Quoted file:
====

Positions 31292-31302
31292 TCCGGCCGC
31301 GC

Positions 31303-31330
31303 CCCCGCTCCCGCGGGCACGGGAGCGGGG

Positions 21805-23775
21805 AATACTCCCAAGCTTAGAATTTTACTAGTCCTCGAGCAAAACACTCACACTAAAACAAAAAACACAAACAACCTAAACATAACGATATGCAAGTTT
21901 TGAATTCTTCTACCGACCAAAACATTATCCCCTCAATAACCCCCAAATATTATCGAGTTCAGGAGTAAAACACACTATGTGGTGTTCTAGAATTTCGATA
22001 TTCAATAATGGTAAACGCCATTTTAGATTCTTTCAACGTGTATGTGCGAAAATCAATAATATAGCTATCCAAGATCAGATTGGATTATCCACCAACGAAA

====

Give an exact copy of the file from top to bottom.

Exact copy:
Positions 31292-31302
31292 TCCGGCCGC
31301 GC

Positions 31303-31330
31303 CCCCGCTCCCGCGGGCACGGGAGCGGGG

Positions 21805-23775
21805 AATACTCCCAAGCTTAGAATTTTACTAGTCCTCGAGCAAAACACTCACACTAAAACAAAAAACACAAACAACCTAAACATAACGATATGCAAGTTT
21901 TGAATTCTTCTACCGACCAAAACATTATCCCCTCAATAACCCCCAAATATTATCGAGTTCAGGAGTAAAACACACTATGTGGTGTTCTAGAATTTCGATA
22001 TTCAATAATGGTAAACGCCATTTTAGATTCTTTCAACGTGTATGTGCGAAAATCAATAATATAGCTATCCAAGATCAGATTGGATTATCCACCAACGAAA